As you may have heard/read/seen, the Angels completed their search for bullpen help yesterday, acquiring lefty reliever Joe Thatcher for mid-level outfield prospect Zach Borenstein. While it’s plainly evident the Halos needed an additional arm to bolster the bullpen, I’m not convinced that pitcher had to be a LOOGY like Thatcher.
The platoon advantage is a well-understood and widely accepted concept, and the ability to employ that strategy on offense certainly pays dividends over the long haul. Just ask Billy Beane. What is a bit more nebulous is whether or not the same payoff exists for teams who combat the strategy by putting relievers in to face one or two batters at a time.
There is no doubting that LOOGYs like Joe Thatcher are successful at handcuffing lefty hitters. Where the doubt creeps in is in wondering whether that success really creates much value over the course of a season—or in Thatcher’s case, half a season. The top tier of LOOGYs and ROOGYs seem to average between 50 to 75 appearances a year—fairly hefty numbers—but those outings don’t tend to add up to much in terms of actual innings pitched. Thatcher, for instance, topped out at 45 innings in 2009, and has averaged just 30 innings a year over his seven full seasons of MLB ball.
Can you imagine Garrett Richards being limited to five or six starts the entire season? That’s essentially the upper limit for specialists like Thatcher. Knowing that, it’s easy to see why Thatcher has accrued only 2.5 WAR over his seven-plus year career; there’s only so much value one can add when his opportunities are so limited. That’s not to say he doesn’t add anything at all to bullpen, but it’s important to question whether the marginal value he creates is worth taking innings away from guys like Joe Smith and Mike Morin—i.e. the team’s best relievers. Would they really perform that much worse in the same situations? Probably not.
By going out of their way to acquire Thatcher, the Angels have essentially conceded that they cannot build a reliable bullpen without having a lefty in the mix. But that’s simply not true. For the 2011-2013 seasons, I looked at the percentage of relief innings each MLB team gave to its lefty arms* and found no relationship whatsoever between their increased usage and a bullpen’s overall success (ERA, FIP, or fWAR). The r-squared correlation for ERA and FIP were essentially zero, and while fWAR—which has FIP baked in—did show just the slightest glimpse of a positive relationship, it’s nowhere close to being meaningful.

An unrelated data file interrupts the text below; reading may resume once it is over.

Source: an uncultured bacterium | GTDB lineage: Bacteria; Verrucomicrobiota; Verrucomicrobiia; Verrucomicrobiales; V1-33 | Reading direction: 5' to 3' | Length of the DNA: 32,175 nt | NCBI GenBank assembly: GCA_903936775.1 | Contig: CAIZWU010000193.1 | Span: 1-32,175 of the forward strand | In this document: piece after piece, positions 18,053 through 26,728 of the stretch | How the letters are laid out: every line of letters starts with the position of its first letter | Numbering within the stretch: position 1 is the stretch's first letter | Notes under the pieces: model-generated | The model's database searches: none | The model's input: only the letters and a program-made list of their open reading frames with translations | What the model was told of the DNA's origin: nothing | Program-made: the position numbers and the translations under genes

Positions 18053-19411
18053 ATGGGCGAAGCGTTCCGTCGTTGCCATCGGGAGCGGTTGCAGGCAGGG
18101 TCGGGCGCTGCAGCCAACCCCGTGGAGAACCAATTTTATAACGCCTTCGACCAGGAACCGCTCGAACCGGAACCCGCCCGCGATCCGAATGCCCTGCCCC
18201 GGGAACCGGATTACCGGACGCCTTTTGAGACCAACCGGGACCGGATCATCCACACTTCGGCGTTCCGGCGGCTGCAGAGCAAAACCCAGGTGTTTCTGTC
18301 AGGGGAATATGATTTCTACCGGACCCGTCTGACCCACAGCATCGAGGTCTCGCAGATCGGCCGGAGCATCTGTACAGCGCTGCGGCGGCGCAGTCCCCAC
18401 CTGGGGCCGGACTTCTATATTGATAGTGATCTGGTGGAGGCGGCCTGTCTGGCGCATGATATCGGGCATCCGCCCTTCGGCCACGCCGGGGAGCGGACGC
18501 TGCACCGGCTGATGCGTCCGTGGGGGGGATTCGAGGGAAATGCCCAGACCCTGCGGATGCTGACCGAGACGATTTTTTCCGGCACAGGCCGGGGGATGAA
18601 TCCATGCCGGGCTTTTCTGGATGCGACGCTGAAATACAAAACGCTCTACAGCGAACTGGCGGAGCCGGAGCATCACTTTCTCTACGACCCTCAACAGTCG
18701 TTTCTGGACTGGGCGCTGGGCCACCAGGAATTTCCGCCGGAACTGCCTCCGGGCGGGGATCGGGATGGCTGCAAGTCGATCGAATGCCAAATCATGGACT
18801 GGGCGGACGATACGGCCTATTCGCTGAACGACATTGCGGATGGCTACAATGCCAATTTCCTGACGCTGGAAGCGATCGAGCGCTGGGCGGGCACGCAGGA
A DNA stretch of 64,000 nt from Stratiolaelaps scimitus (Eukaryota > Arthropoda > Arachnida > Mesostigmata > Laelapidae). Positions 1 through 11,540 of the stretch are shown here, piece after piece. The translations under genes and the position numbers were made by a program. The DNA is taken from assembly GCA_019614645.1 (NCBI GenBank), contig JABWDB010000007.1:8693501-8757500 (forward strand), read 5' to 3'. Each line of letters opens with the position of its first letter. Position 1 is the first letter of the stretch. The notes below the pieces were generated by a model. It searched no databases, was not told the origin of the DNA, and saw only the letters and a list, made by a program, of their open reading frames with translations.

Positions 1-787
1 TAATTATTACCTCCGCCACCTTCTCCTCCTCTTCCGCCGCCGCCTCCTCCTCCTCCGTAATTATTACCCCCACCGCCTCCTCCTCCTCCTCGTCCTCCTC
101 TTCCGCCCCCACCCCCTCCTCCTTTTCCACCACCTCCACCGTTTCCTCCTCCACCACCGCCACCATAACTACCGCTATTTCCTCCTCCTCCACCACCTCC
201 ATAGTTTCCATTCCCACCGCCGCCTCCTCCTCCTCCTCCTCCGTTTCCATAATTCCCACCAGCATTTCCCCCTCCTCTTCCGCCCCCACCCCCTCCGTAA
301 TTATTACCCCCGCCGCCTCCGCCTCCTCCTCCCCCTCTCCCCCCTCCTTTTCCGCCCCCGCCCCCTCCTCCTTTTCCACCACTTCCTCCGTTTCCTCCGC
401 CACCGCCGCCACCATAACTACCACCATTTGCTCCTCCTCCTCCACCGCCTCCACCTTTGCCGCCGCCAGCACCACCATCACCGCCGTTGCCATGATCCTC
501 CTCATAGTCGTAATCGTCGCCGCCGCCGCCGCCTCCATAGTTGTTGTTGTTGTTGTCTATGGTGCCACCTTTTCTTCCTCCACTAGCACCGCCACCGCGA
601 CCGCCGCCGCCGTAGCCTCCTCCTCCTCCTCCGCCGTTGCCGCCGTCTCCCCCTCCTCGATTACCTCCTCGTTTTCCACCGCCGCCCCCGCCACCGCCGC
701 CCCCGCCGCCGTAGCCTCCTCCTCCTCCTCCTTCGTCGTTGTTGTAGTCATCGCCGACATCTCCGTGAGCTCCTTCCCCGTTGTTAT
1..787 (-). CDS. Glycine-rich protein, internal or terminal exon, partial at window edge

*For example, the Angels had lefty relievers throw 76 1/3 of the bullpen’s 493 2/3 overall innings last year, so their percentage was a little on the lower end at 15.46%.
Several teams have found success by having lefties take a large chunk of relief innings, but so too have teams who didn’t. The 2011 Milwaukee Brewers had one of the league’s best bullpens, but gave only 29 of its 449 2/3 relief innings (6.45%) to lefties. The Red Sox (7.4 WAR) and Yankees (6.6 WAR) also found bullpen success with minimal LOOGY usage—17% and 12.5%, respectively—that season. The methodology here is admittedly crude, but its message is clear: It’s much more important for a team to simply use its best arms than worry about having some semblance of lefty/righty balance in the ‘pen. If you have a solid lefty, great, but if not, it does no good to force the issue.
For evidence of this, one needs to look no further than the heyday of the Angels’ relief corps in the mid-2000s. In 2004, the bullpen put up a franchise-best 8.3 WAR over 490⅓ innings. You know how many of those innings were thrown by a lefty? Two. As in one more than one.
This year, the Halos have used six different lefty relievers to cover 17 innings, and the results have not been pretty. They’ve allowed 15 runs, 21 hits, and walked 12 in that span, resulting in a cumulative -0.5 WAR. Having a lefty in the ‘pen just for the sake of having one has hurt the Angels this year.
All this isn’t to say that Thatcher won’t help the team down the stretch—I’m pretty confident that he will. What it does say is that the club might have gotten even more help by merely going after the best reliever available rather than limiting themselves to one of the best lefties. Acquiring Huston Street and/or Joaquin Benoit wouldn’t have come without some added cost—Borenstein alone wouldn’t have cut it—but one can certainly argue it would have given the Halos more bang for their buck. Not only have both pitchers averaged double the workload of Thatcher on a per-season basis over their careers, but they also have a whole other season of team control from which the Angels could have benefited.